AT a recent rally outside Sweden's parliament building, protesters opposing billions of dollars worth of planned cuts in Sweden's public spending held up signs with the word "welfare" under a cross.
Debate in Sweden is raging over whether the 81 billion krona ($11 billion) in budget cuts proposed April 22 by the conservative government of Prime Minister Carl Bildt will consign the country's cradle-to-grave welfare state to the graveyard.
Much of the cutting, which is part of an effort to reduce a budget deficit that in recent years has ballooned to more than 13 percent of gross national product (GNP), will reduce benefits that Swedes have come to consider a right. Unemployment and sick leave benefits, parental leave and pensions, among the most generous in the world, are all set to fall. Individuals will find medical and dental care and other services becoming more expensive.
Along with its previous welfare reductions, the Bildt government's cuts will amount to more than 10 percent of GNP. The changes may seem drastic to a population that since World War II has learned to rely on a very high safety net. Yet most officials and observers here believe the reductions will simply bring the system in line with more common Western European standards.
The real revolution for Sweden, the observers say, is the change in the public's view of the role of government that stands behind not just the welfare-state reform, but wide-ranging deregulation and privatization initiatives affecting everything from banking and food distribution to health care, postal delivery, and telecommunications.
"Many of the problems we are facing are actually the same ones the Eastern European governments are having to tackle," says Olof Ehrenkrona, director of policy planning in the prime minister's office. "The great difference is that we have a well-functioning private sector, but we have the same need to cut expenditures by reducing the role and size of the state."
Despite the protests of trade unions and public service agencies, the shift in government philosophy, if not the cuts themselves, meets with approval, especially among the young.
"It was the young people who brought the Bildt government to power," says Ingemar Dorfer, an adviser at the Foreign Ministry. "They travel freely to Europe and know very well the US, and they want a country where more value is placed on the individual's initiative."
Even ardent supporters of the high social benefits accept that they were costing too much. "We had to accept that some of the social services were too high, particularly when they became disincentives to labor supply, productivity, and savings in the economy," says Gunnar Wetterberg, assistant under-secretary with the Finance Ministry and a Social Democratic economist. "If we act now, we should be able to get out of our predicament with a little less social protection, but more responsibility for the peo ple themselves."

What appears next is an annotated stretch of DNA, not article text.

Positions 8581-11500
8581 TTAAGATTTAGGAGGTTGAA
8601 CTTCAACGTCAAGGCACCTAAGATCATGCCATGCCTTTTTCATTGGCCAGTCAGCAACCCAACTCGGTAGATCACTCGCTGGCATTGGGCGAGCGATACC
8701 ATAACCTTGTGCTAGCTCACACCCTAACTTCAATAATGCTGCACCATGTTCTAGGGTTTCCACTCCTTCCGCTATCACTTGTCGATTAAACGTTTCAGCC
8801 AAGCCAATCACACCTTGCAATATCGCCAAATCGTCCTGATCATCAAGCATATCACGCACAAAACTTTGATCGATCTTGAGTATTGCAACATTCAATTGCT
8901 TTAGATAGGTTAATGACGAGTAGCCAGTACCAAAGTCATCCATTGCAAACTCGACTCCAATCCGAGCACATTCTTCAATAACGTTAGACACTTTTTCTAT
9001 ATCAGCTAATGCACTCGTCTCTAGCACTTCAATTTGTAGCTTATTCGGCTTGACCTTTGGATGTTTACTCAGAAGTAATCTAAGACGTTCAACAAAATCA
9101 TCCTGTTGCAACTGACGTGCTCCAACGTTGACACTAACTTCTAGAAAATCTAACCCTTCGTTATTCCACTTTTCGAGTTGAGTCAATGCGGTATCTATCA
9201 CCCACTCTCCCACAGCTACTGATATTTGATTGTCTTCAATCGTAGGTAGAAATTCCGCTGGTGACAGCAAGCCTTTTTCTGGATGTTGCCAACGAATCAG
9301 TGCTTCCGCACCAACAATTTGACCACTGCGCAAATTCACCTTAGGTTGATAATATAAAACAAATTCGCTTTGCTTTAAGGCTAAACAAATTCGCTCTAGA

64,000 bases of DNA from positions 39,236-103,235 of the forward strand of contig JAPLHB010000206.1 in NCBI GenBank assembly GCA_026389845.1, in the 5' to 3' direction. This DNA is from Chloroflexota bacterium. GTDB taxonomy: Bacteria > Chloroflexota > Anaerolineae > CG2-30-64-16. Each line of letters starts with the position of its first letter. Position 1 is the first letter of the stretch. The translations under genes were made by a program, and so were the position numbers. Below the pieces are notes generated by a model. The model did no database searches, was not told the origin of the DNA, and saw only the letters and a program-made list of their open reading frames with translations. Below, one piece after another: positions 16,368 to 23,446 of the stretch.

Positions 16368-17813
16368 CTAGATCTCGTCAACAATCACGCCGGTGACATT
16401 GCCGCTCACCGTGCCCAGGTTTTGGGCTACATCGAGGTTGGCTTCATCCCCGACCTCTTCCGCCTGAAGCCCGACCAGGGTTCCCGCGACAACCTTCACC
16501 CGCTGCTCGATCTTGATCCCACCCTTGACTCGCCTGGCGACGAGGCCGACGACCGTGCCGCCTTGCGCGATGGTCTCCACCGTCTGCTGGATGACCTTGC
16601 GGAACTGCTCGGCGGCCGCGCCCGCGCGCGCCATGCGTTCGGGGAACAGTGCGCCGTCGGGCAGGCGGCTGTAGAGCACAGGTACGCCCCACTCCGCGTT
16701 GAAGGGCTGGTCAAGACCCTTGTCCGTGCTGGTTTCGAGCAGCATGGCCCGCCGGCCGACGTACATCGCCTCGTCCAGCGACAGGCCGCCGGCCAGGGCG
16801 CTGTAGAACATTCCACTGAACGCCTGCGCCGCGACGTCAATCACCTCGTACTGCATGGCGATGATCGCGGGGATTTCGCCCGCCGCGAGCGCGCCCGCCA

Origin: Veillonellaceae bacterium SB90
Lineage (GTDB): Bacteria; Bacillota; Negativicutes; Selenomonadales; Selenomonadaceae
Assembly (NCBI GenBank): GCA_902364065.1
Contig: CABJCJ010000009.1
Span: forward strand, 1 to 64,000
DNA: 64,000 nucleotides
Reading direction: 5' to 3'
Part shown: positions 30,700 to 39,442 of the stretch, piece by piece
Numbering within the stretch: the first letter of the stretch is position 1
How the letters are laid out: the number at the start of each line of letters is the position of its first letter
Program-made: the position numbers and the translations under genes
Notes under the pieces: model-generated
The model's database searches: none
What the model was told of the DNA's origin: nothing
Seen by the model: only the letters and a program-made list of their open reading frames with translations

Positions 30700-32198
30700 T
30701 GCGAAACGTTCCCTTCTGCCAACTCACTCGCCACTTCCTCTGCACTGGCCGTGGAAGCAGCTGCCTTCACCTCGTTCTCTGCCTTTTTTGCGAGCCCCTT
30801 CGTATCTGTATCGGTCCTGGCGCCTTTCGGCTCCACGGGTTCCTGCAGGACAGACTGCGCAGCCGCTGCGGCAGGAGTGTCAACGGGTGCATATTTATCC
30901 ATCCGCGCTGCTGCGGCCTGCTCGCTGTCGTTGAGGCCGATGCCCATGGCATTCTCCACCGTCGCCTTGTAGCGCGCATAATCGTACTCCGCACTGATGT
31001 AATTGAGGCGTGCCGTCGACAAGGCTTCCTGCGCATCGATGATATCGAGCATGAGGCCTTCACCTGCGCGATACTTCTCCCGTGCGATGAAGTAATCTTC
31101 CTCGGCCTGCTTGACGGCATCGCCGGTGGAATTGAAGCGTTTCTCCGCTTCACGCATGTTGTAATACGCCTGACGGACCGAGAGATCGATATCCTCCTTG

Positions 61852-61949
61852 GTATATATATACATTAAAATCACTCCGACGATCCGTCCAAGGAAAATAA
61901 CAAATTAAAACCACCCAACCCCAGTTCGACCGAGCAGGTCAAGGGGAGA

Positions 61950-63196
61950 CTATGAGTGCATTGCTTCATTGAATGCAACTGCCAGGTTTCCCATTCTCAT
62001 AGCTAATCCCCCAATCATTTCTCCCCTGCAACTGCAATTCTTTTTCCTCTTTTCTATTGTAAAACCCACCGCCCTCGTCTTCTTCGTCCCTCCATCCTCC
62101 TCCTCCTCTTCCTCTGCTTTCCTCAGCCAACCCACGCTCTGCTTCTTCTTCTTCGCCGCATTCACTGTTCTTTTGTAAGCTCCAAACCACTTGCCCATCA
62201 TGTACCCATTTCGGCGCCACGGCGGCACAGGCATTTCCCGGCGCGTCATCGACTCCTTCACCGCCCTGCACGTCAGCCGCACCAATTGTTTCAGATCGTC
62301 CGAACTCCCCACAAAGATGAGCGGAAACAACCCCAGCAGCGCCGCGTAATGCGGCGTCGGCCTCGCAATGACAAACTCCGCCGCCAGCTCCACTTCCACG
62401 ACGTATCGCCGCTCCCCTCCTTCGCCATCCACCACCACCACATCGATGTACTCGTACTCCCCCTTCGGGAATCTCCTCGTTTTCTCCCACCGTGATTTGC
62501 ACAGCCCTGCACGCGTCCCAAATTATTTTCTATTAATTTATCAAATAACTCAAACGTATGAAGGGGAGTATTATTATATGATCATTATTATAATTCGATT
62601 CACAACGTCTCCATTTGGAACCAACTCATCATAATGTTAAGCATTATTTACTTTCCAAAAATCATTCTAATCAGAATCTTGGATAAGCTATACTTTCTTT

That "predicament" is a staggering economy where, besides the skyrocketing public deficit, once-full employment has reversed to become 7.5 percent unemployment. More worrisome, industrial employment has fallen by nearly one-third since 1989. The krona was floated against other European currencies in November, losing much of its value. And many of the country's banks teeter on the brink of failure.
Against this backdrop, an independent commission headed by economist Assar Lindbeck in March announced a 113-point reform plan that covers not just economic measures but the political system and education.
"We are in a very deep crisis, and the worst lies ahead of us," Professor Lindbeck said in unveiling the commission's report. For a country that thought it was a model for the world, his words came as a shock. Now all anyone talks about, it seems, is "the crisis."
But observers here say this "crisis" mentality has forced Swedes to take a hard look at their future. "One of the very basic questions we are having to answer is whether Sweden will remain an advanced country or slide back the way the United Kingdom has," says Lennart Olsson, an economist with the Federation of Swedish Industries.
Sweden was ahead of Europe in research and development in the 1960s, but later slid back "as more emphasis was placed on the public sector," he says.
Mr. Olsson focuses on how Sweden's reform period can be used to encourage invention, technology transfer, company creation, and higher productivity. He says reforms that have cut taxes and shifted some of the tax burden from production to consumption are on the right track, as are initiatives to encourage more applied research.
But concern abounds that social reforms may go too far. Mr. Wetterberg notes, for example, that Sweden has extremely low poverty among single mothers and pensioners compared to elsewhere in Europe. And Swedish women on average earn 90 percent of what men earn. But how, he wonders, will cuts in spending and public jobs affect this?
Others say there is still too little respect for individual enterprise. Sven Karlsson, a Stockholm homebuilder, says he cannot get the permits to build the houses people want because local authorities have hundreds of empty apartments to fill - apartments Mr. Karlsson says the Swedes no longer want.
"There is still this tendency for government to take care of everything and everybody," he says, "even when we should have learned that it doesn't work."
But no one ever thought that the depth of Sweden's "crisis" would lead the state to give up its role in regulating society. Even the conservative government is considering a law to require fathers to take at least one month of parental leave.
But the point is not some dewy eyed attempt to foster father-child bonding. Rather, with more than 80 percent of women in the workforce, studies found that the year-long leave cut into female workers' productivity. And higher productivity is something even the conservative government would like to legislate.